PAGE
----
End-of-day (EOD) light treatments were used to study phytochrome involvement in photosynthesis and photosynthate partitioning in watermelon plants. Two-week-old plants were treated with brief low-intensity red (R) or far-red (FR) light for 9 days at the end of daily light period. Petiole elongation in the first two leaves was the first significant growth change in FR-treated plants compared to other plants after 3 days of treatments. This petiole elongation was accompanied by significantly higher photosynthate partitioning to petioles, even without increase in above-ground dry weight of plants. Net CO2 assimilation rate in the second leaf was significantly higher in FR treated plants on a weight basis after 3 days of treatments. Far-red-treated plants had lower chlorophyll content per leaf area and higher stem specific weight compared to R-treated plants after 3 and 6 days of treatments, respectively. Transpiration and stomatal conduction were higher in FR-treated plants compared to other treatments after 3 days of treatments. The EOD FR regulated growth and photosynthate partitioning patterns were reversible when FR treated plants were immediately followed by R. This implies EOD R: FR ratio acting through the phytochrome regulates the growth and development processes in watermelon plants.

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D.J. Tennessen and P.S. Berlind

Shade-avoidance in plants can result in tall, spindly, and unmarketable plants. Because plant spacing and shade can signal shade avoidance, we grew chrysanthemum (Chrysanthemum grandiflora Ramat, cv. Nob Hill) under two planting densities to characterize the normal plant response to crowding. Plants grew 72 ± 4 cm and developed 17 ± 3 floral branches under 55-cm spacing, while plants grown in close proximity (15-cm centers) grew 78 ± 3 cm and developed 7 ± 1 floral branches under a 12-hour photoperiod. Because phytochrome-A overexpression is known to create dwarf plants, we were interested in transforming `Nob Hill' to alter its phenotype. Sterile leaf and stem cuttings of `Nob Hill' were transformed to express phytochrome-A (Phy-A) from oat (provided by R. Vierstra) using Agrobacterium tumefaciens. The method of Ledger et al. [Plant Cell Reports 10:195 (1991)] was improved when we used internodal segments as described by Yepes et al. [Plant Cell Reports 14:694 (1995)] for a 58% regeneration efficiency. Transformants were screened by selective media and confirmed by southern blots using monoclonal antibodies provided by R. Vierstra. Transgenic and control plants were grown in a greenhouse at 20°C day and 18°C night temperatures with a 14-hour photoperiod. At 4 weeks old, transgenic plants (11 ± 2 cm) were shorter than control plants (15 ± 3 cm). The use of this new transgenic chrysanthemum for high-density mum production is discussed.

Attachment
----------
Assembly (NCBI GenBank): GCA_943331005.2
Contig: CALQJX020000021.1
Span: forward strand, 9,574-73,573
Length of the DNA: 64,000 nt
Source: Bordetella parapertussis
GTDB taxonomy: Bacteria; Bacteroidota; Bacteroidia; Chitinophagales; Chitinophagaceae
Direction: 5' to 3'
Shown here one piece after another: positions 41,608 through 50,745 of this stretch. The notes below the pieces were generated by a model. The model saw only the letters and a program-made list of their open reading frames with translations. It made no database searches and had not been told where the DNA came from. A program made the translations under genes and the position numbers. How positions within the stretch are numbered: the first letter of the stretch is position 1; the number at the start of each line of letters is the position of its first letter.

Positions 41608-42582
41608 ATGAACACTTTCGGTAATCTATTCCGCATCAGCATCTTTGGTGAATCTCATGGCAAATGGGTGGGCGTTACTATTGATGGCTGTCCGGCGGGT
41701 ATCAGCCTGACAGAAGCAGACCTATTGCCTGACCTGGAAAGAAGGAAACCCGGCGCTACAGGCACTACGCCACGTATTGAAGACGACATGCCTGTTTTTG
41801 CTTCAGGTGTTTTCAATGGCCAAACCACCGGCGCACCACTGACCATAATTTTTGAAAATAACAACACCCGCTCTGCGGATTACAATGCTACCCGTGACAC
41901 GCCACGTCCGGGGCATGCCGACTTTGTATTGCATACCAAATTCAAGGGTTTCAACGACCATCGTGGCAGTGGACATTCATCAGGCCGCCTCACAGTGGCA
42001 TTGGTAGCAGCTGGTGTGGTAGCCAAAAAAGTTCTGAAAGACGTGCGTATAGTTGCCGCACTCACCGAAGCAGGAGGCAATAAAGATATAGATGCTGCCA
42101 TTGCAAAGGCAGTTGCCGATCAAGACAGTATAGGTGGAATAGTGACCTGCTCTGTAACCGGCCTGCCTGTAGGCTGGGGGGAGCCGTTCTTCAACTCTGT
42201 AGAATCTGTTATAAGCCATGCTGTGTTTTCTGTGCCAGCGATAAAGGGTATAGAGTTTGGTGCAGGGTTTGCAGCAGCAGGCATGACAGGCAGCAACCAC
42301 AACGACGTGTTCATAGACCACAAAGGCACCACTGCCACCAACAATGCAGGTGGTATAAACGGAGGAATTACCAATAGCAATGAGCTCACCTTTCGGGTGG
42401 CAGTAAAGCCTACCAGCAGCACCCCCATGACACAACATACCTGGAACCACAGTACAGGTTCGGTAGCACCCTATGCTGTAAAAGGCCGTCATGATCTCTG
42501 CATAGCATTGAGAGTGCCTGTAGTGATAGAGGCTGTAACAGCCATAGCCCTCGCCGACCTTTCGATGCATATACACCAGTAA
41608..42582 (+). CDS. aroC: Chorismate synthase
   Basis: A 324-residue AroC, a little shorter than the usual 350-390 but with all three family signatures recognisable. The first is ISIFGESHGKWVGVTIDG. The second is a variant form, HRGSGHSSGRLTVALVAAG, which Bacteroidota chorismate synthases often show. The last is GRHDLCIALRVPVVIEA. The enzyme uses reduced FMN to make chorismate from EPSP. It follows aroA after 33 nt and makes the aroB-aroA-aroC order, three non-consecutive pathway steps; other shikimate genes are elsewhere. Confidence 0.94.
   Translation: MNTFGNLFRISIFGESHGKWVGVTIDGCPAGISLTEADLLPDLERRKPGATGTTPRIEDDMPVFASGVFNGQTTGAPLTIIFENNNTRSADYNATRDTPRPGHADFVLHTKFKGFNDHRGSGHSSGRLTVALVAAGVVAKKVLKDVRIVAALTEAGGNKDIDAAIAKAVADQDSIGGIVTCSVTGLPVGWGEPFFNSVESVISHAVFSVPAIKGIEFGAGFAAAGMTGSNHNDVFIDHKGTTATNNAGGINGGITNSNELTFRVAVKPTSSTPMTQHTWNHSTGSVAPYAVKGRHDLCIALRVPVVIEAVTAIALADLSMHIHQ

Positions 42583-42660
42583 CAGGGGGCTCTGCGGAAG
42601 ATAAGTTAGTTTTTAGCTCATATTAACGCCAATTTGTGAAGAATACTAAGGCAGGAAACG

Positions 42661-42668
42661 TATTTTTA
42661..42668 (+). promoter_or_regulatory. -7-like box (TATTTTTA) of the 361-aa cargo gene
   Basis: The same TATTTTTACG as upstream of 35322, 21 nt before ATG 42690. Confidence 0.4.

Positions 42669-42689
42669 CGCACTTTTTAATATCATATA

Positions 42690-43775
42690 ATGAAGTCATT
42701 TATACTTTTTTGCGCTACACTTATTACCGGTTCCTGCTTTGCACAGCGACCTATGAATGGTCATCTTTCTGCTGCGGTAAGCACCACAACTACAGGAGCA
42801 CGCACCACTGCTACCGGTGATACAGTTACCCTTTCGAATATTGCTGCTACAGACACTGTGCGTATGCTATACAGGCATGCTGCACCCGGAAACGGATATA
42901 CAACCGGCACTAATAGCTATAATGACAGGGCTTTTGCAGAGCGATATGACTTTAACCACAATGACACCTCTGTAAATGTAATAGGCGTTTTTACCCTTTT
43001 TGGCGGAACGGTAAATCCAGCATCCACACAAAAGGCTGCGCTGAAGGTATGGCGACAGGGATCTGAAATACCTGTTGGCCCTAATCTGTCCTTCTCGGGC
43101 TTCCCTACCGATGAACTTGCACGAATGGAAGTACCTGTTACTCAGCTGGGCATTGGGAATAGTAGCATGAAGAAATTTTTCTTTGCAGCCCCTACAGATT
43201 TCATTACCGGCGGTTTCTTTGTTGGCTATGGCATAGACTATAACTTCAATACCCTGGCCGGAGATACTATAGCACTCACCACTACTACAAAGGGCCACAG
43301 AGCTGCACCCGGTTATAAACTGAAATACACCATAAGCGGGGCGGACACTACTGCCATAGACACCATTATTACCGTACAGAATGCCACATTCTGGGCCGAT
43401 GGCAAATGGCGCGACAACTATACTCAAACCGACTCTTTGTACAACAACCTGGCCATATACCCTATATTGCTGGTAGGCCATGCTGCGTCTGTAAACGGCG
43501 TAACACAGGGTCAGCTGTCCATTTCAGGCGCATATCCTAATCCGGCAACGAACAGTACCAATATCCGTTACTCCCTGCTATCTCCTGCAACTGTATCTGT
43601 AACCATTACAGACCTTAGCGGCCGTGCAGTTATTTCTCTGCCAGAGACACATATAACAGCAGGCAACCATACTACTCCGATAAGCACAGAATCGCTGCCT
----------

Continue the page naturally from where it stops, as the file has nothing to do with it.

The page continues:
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Zhi-Liang Zheng, Zhenbiao Yang, Jyan-Chyan Jang and James D. Metzger

Height control is a major consideration during commercial production of chrysanthemum [Dendranthema×grandiflora Kitam. (syn. Chrysanthemum×morifolium Ramat.)]. We have addressed this problem by a biotechnological approach. Plants of `Iridon' chrysanthemum were genetically engineered to ectopically express a tobacco (Nicotiana tabacum L.) phytochrome B1 gene under the control of the CaMV 35S promoter. The transgenic plants were shorter in stature and had larger branch angles than wild type (WT) plants. Reduction in growth caused by the ectopic expression of the tobacco phytochrome B1 gene was similar to that caused using a commercial growth retardant at the recommended rate. Another morphological effect observed in the leaves of the transgenic plants was more intense green color that was related to higher levels of chlorophyll. The transgenic plants appeared very similar to WT plants grown under a filter that selectively attenuated far red wavelengths. Furthermore, when plants were treated either with gibberellin A3 (which promoted growth) or 2-chlorocholine chloride, an inhibitor of gibberellin biosynthesis (which inhibited growth) the difference in the average internode length between the transgenic plants and WT plants was the same in absolute terms. This suggests that reduction of growth by the expressed PHY-B1 transgene did not directly involve gibberellin biosynthesis. The commercial application of this biotechnology could provide an economic alternative to the use of chemical growth regulators, thereby reducing production costs.